Tonight, President Obama will once again deliver his State of the Union address, outlining his view of America’s future, challenges and triumphs. And it may sound a bit familiar.
The State of the Union script tends to have a vague sameness. The economy is likely to be name-checked, as well as our war-weary military apparatus. Health care and education should also get some lip service. But will President Obama “flip the script” this time around? Will he finally put on the table the issues that have, at times, seemed closest to his heart?
In the wake of the outrageous verdict in the killing of Trayvon Martin, the president found it hard to hide his emotions, speaking frankly about the disappointment and anger that followed the case. “A lot of African-American boys are painted with a broad brush,” Obama said, indicating that the case was more about racial profiling than shooter George Zimmerman’s plea of self-defense. “Using that as an excuse to then see sons treated differently causes pain.”
The president has also spoken eloquently about wanting to provide a path to citizenship for our nation’s immigrants and their children, even visiting with fasters from Fast for Families who protested Congress’ inaction on immigration reform and the families that have been torn apart by deportation under his administration. In a recent New Yorker interview, the president acknowledged the racial disparities in marijuana arrests, pointing out that “middle-class kids don’t get locked up for smoking pot, and poor kids do. And African-American kids and Latino kids are more likely to be poor and less likely to have the resources and the support to avoid unduly harsh penalties.”
On these issues of race, equality and citizenship, President Obama has repeatedly expressed all the right emotions: outrage, grief, concern. But what about the right actions? We don’t need more words; we need a plan to be executed. The State of the Union is the perfect place to start.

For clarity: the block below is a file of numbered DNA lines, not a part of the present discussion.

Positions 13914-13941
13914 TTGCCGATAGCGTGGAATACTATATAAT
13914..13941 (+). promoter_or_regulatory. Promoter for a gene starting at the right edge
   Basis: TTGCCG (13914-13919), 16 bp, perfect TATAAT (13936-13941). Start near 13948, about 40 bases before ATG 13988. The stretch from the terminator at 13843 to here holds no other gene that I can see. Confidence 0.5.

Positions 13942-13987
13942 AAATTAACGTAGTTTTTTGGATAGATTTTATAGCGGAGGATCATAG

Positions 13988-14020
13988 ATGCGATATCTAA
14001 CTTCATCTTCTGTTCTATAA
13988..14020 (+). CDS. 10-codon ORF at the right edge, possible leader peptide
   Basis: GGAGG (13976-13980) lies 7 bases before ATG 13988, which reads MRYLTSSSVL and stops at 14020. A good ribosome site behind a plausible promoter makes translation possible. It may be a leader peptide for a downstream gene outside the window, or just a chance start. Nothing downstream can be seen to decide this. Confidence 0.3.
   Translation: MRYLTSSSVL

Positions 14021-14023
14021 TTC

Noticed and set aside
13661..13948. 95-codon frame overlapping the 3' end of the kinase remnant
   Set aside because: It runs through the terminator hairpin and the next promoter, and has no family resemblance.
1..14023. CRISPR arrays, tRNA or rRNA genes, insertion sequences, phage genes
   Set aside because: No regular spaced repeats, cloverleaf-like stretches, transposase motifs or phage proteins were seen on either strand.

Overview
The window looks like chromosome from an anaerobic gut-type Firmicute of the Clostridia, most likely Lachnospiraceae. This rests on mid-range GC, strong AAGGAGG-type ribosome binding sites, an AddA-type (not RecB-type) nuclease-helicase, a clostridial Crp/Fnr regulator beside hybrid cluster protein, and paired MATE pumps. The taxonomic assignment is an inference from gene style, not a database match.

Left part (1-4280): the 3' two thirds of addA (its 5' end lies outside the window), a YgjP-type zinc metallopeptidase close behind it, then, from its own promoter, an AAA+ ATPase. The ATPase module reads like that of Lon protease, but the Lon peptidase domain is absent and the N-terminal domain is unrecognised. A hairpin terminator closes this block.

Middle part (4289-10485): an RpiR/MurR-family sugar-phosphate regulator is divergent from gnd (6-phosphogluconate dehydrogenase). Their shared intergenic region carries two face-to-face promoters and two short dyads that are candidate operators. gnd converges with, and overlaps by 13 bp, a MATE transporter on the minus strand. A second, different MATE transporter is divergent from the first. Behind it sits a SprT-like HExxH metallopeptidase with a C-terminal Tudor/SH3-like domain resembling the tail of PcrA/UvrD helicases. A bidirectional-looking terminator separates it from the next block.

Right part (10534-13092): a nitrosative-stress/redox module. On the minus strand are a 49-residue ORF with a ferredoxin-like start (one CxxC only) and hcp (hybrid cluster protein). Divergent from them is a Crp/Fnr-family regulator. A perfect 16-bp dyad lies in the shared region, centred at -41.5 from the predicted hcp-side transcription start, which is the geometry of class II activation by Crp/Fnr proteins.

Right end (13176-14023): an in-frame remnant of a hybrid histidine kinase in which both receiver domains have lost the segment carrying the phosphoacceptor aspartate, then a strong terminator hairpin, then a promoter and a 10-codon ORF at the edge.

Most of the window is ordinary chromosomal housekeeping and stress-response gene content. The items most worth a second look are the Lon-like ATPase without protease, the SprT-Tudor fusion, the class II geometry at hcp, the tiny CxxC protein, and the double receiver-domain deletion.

He could address police racial profiling and how banal encounters turn life-altering simply because Black boys are assumed a threat by virtue of their existence. He could propose ways to dismantle policies such as “Stop and Frisk,” for example, by calling on Congress to pass legislation to stop racial profiling by law enforcement. On the matter of comprehensive immigration reform, millions of families will look to the State of the Union for a concrete strategy from President Obama for ending his administration’s record level of deportations and implementing a path to citizenship for aspiring Americans.
With studies confirming the president’s assertions about our country’s racially biased War on Drugs — fueled largely by minor marijuana-related arrests, with African-Americans disproportionately arrested — he could call for action beyond the significant steps he’s taken to lessen crack and powder cocaine sentencing disparities. And while he has created an Initiative on Educational Excellence for African-Americans, he must do something to stop the closing of schools and the labeling of our children as failures, as well as ensure increased resources for public schools.
It’s not that the issues the president will likely touch on during the State of the Union aren’t important. But these other issues are equally important and deserve to be part of our national discussion – with tangible actions to back up the talk. During this final term in office, President Obama has the opportunity to make what has touched his heart more than an answer to a reporter’s questions. He can turn his words of empathy into action.
Judith Browne Dianis is the co- director of Advancement Project.
The opinions expressed here do not necessarily reflect those of BET Networks.
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